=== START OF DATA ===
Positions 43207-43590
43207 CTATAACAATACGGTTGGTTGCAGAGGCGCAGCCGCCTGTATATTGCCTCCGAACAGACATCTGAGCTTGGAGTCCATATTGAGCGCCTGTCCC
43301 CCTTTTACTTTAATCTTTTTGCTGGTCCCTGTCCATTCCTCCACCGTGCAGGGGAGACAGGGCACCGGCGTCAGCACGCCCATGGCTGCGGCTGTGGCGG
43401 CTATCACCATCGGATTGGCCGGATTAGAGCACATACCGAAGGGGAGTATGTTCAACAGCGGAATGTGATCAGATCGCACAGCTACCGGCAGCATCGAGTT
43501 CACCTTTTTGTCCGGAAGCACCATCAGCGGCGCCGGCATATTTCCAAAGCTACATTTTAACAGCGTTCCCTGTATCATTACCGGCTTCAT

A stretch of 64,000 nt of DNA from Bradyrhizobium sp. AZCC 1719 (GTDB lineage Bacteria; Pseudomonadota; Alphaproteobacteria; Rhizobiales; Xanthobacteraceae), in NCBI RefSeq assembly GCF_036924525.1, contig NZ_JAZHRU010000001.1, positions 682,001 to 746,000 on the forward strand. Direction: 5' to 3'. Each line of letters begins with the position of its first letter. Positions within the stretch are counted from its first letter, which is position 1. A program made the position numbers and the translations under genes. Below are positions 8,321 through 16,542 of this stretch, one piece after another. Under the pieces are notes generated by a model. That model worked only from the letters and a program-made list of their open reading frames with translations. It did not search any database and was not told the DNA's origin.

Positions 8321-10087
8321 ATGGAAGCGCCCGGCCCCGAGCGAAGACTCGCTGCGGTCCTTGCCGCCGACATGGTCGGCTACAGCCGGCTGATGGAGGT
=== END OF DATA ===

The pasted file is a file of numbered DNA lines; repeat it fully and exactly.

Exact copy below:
Positions 43207-43590
43207 CTATAACAATACGGTTGGTTGCAGAGGCGCAGCCGCCTGTATATTGCCTCCGAACAGACATCTGAGCTTGGAGTCCATATTGAGCGCCTGTCCC
43301 CCTTTTACTTTAATCTTTTTGCTGGTCCCTGTCCATTCCTCCACCGTGCAGGGGAGACAGGGCACCGGCGTCAGCACGCCCATGGCTGCGGCTGTGGCGG
43401 CTATCACCATCGGATTGGCCGGATTAGAGCACATACCGAAGGGGAGTATGTTCAACAGCGGAATGTGATCAGATCGCACAGCTACCGGCAGCATCGAGTT
43501 CACCTTTTTGTCCGGAAGCACCATCAGCGGCGCCGGCATATTTCCAAAGCTACATTTTAACAGCGTTCCCTGTATCATTACCGGCTTCAT

A stretch of 64,000 nt of DNA from Bradyrhizobium sp. AZCC 1719 (GTDB lineage Bacteria; Pseudomonadota; Alphaproteobacteria; Rhizobiales; Xanthobacteraceae), in NCBI RefSeq assembly GCF_036924525.1, contig NZ_JAZHRU010000001.1, positions 682,001 to 746,000 on the forward strand. Direction: 5' to 3'. Each line of letters begins with the position of its first letter. Positions within the stretch are counted from its first letter, which is position 1. A program made the position numbers and the translations under genes. Below are positions 8,321 through 16,542 of this stretch, one piece after another. Under the pieces are notes generated by a model. That model worked only from the letters and a program-made list of their open reading frames with translations. It did not search any database and was not told the DNA's origin.

Positions 8321-10087
8321 ATGGAAGCGCCCGGCCCCGAGCGAAGACTCGCTGCGGTCCTTGCCGCCGACATGGTCGGCTACAGCCGGCTGATGGAGGT